When the City of Portland's IT team decided that they needed to set up an elaborate testing network to prepare for Active Directory, they found the cost to be prohibitive. See how they used VMware GSX Server to do it and saved a bundle.
In developing a design for a Windows Server 2003 Active Directory, the Bureau of Technology Services of the City of Portland, Oregon, had a number of questions that the IT staff felt could best be answered by building a working Active Directory lab. Doing so however, would present some logistical problems. To achieve the level of sophistication required in this Active Directory laboratory, our team concluded that we would require two forests, each with three domains, and a total of sixteen domain controllers.
The problem was that we did not have sixteen servers that we could dedicate to a lab, nor could we afford to spend approximately $80,000 to purchase them. Instead, the person responsible for research and testing was able to build a virtual lab, using only two physical servers and VMware GSX Server. I'm going to show you how this lab was created.
Questions of design
The security requirements of our enterprise network demand that the data and directory objects of two organizations within the enterprise be protected from the other organizations. Among the other organizations, the requirements are not quite so stringent. Given this, the main questions were:
- Will a single forest satisfy these security requirements?
- If not, and a separate security forest is required, what problems might this entail for interoperability between the two forests, particularly with e-mail?
- How might these problems be overcome?
- How would the use of a firewall between forests affect Active Directory?
We decided that the best way to answer these questions would be to build a test lab that contained two forests. Within each forest we would create an empty root domain, and two child domains. One domain in each forest would contain four domain controllers and the other domains would each contain two domain controllers. Appropriate roles would then be assigned to various servers, including global catalog, DNS, WINS, DHCP and file/print. In addition, we would install a Microsoft Exchange 2003 Server in each forest. Each forest would also get Microsoft Identity Integration Server 2003 and a firewall (using Check Point).
VMware to the rescue
Normally, such a lab would be prohibitively expensive, but by using VMware GSX Server (at a cost of $2,500 for the VMware license) you can turn a single physical server into eight separate virtual servers. In this case the entire lab was built using only two existing servers.
VMware GSX Server works by partitioning and isolating servers into separate, secure virtual machines. The operating systems and applications on each virtual machine are isolated, while system resources are delivered as needed to any virtual machine.
First, you install on the server what VMware calls the "host operating system," which can be one of several versions of Windows or Linux. Next, you install the VMware software. Once that is done, you can create virtual machines, and on each virtual machine you can install a "guest operating system" that is different from (or the same as) the host operating system. The guest operating systems can be any of the server and desktop versions of Windows, a version of Linux, and/or Novell NetWare.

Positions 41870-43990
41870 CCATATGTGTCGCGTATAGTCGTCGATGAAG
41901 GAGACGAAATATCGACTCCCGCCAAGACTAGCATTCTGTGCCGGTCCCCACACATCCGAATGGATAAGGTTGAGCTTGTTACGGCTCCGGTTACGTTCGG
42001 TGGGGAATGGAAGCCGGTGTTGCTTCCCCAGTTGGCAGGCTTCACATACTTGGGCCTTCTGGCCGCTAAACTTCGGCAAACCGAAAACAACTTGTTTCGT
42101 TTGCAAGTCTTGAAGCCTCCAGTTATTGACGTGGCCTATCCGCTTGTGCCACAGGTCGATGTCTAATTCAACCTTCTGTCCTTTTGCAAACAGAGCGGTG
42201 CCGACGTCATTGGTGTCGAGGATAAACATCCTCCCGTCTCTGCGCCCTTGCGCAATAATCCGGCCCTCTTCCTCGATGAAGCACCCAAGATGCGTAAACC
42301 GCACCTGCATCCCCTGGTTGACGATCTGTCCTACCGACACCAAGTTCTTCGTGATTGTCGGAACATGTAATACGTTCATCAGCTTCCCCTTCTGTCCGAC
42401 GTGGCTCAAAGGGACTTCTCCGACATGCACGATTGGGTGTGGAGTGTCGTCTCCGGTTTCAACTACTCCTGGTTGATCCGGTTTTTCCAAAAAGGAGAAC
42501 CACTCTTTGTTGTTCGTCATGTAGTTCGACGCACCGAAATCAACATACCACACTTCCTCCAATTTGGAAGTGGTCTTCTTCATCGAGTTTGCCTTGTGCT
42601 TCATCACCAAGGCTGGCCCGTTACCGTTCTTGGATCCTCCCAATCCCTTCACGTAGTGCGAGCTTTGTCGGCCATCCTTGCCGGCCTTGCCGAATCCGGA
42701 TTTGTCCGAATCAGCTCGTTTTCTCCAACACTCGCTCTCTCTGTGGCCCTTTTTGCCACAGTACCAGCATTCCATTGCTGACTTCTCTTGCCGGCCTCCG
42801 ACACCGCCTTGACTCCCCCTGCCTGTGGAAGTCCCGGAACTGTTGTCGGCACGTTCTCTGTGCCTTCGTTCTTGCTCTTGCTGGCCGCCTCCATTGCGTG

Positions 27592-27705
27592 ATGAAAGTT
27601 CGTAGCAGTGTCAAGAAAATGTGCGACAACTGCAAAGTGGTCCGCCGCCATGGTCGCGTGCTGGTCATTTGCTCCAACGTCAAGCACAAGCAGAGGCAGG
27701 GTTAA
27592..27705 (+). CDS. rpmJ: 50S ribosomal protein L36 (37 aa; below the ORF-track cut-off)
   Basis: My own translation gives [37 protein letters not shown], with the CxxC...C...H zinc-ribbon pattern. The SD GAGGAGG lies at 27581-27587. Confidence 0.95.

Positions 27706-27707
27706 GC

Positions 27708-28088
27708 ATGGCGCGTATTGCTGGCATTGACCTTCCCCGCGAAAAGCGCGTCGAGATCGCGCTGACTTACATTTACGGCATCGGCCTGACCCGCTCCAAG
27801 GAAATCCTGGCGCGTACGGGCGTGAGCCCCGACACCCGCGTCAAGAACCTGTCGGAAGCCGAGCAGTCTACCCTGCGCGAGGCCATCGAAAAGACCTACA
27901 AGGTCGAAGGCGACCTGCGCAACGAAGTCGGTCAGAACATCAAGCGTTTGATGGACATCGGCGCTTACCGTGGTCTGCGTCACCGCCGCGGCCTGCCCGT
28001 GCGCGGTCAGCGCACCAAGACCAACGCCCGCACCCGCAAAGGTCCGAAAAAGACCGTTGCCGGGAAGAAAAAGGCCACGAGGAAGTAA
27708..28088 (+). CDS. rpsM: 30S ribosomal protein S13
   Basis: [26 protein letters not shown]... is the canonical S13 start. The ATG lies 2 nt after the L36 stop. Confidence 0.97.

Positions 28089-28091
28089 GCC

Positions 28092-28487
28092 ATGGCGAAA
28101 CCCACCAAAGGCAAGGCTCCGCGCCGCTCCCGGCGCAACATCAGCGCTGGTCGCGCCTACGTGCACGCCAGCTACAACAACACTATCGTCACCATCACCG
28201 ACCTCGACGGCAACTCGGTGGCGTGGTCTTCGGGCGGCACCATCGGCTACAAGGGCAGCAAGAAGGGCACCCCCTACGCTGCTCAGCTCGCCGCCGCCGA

The only caveat to be aware of is that the more virtual machines you create within VMware, the greater the system resources that are required. In our case, we found that we required 4 GB of RAM in each of the two physical servers to provide an adequate (although not great) response. Keep in mind that some RAM will be required for use by the host operating system and VMware itself.
Creating the design
The IT department determined that because a number of persons in various locations would need to access the virtual machines that comprise the lab, it would be best to have those people access them via Windows Terminal Services. In order to isolate the virtual lab from the production network, yet still make it accessible from the production network, we used Network Address Translation (NAT) at the firewall. Thus each virtual server would have its IP address within the virtual segment, but also a corresponding RDP IP address for use with Terminal Services.
With this scheme in mind, we designed the two forests as shown in Figure A.
Each of the two physical servers is a test bed, with its own IP address and hosting one forest; each has three domains and a total of eight virtual servers operating in assigned roles.
Once VMware is installed, you can create and configure virtual servers with the Web-based VMware Management Interface. You can access the VMware Management Interface via a Web browser, by typing the IP address and the default VMware port 8222 of the physical server in the locator bar, as shown in Figure B.
After logging in to the Management Interface, Figure C shows all of the virtual servers created in one forest of the virtual lab.
Once you have created each virtual server, you can install the guest operating system on it, and any additional software just as you would on a physical server.
Saving the bottom line
VMWAre GSX Server turned out to be a resource multiplier for us. We were able to create our lab for Active Directory testing at a significant cost savings, thanks to VMware. In using only two physical servers, rather than sixteen, we not only saved the cost of fourteen servers, but also saved the rack space those servers would have used, which is another cost factor. And yet, this virtual lab turns out to be every bit as useful for the tasks that we needed to accomplish in our testing.